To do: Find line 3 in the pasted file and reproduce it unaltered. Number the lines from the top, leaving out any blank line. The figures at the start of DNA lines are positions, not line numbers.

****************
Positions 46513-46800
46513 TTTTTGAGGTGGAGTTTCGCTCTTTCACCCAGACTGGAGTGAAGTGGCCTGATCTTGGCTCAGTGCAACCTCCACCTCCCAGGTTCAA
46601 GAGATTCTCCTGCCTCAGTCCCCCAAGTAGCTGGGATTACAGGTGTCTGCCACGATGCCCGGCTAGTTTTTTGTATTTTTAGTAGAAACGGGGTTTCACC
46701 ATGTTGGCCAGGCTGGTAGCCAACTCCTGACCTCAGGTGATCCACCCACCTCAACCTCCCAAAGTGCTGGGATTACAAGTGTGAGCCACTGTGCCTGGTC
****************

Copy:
46601 GAGATTCTCCTGCCTCAGTCCCCCAAGTAGCTGGGATTACAGGTGTCTGCCACGATGCCCGGCTAGTTTTTTGTATTTTTAGTAGAAACGGGGTTTCACC